The traditional pronunciation in British English RP, and that used for example in performances of Shakespeare's plays such as Twelfth Night, realises '-i-' (the central syllable) in the same way as the name of the letter (and pronoun) 'I': 'mer-EYE-e(r)' (IPA: /mə ˈraɪ ə/). This has been changing in the second half of the twentieth century. In US English particularly, and increasingly in the UK, the European pronunciation of the name of this letter ('-ee-') is being adopted: 'mer-EE-e' IPA: /mə ˈriː ə/. Such is the name of the heroine of the musical West Side Story (1956), who as an immigrant from Puerto Rico spoke Spanish as her mother-tongue. Both pronunciations stress the second syllable.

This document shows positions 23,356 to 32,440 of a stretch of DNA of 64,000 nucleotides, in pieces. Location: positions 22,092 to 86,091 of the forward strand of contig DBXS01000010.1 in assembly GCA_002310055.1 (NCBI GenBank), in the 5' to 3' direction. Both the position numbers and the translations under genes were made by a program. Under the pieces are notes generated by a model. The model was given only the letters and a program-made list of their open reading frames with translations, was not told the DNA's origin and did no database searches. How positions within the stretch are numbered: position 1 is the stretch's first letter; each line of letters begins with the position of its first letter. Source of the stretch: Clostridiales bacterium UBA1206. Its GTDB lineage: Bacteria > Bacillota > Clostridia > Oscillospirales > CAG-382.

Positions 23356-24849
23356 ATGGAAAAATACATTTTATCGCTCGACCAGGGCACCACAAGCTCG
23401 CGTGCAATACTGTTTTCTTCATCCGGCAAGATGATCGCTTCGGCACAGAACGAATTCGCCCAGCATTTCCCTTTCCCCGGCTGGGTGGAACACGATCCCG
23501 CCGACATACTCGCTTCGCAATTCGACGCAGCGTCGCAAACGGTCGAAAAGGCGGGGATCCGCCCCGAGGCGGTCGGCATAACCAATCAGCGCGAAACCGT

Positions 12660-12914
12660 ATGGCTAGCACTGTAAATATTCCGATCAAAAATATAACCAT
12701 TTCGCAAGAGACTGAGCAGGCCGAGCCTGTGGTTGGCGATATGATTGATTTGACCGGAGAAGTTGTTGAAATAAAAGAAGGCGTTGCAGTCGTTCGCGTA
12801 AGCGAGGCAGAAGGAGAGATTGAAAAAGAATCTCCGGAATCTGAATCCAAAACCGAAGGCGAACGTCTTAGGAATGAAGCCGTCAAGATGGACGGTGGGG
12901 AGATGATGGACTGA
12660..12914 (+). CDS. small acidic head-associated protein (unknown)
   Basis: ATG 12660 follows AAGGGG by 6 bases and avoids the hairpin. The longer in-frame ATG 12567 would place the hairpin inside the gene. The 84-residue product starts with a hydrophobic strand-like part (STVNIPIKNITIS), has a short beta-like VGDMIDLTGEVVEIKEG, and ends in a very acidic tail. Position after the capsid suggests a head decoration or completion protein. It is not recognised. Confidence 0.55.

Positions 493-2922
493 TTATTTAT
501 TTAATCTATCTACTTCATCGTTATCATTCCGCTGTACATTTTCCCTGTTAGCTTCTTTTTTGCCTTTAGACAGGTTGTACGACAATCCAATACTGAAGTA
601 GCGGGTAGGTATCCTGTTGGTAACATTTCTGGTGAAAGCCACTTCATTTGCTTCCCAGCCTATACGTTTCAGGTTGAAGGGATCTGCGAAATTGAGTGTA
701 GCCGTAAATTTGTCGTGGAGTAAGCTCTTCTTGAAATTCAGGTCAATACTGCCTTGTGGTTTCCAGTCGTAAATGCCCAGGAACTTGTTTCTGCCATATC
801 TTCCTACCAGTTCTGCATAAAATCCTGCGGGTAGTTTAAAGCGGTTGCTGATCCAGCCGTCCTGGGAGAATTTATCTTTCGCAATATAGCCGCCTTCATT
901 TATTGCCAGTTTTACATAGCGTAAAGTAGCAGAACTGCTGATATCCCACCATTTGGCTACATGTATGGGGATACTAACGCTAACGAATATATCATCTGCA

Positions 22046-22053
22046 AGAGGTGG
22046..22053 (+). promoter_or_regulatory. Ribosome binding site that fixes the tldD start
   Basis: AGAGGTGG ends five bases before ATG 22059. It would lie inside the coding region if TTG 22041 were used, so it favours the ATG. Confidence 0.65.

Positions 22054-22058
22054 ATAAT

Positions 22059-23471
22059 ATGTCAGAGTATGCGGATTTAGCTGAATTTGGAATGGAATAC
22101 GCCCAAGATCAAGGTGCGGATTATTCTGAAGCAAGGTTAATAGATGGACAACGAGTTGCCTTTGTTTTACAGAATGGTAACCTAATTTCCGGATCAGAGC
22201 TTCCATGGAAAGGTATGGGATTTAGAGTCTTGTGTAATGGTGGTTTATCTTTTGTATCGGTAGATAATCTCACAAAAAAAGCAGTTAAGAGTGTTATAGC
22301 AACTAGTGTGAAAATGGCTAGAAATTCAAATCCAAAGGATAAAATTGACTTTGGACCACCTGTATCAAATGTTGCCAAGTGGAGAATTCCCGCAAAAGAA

- The slang term 'Black Maria' for a police van with dark windows used for transporting prisoners is "always" (LPD) IPA: /mə ˈraɪ ə/ ('mer-EYE-er').
- A common name for the Virgin Mary (the mother of Jesus) in Romance languages (and Roman Catholic culture is Santa Maria. This is always pronounced in the Romance way, with the long '-ee-' sound: 'mer-EE-a'. In her own time, she'd have used a Semitic name ('Miriam'). The form we use was influenced by the Latin name Marius, whose feminine form is Maria.
- See also Mary.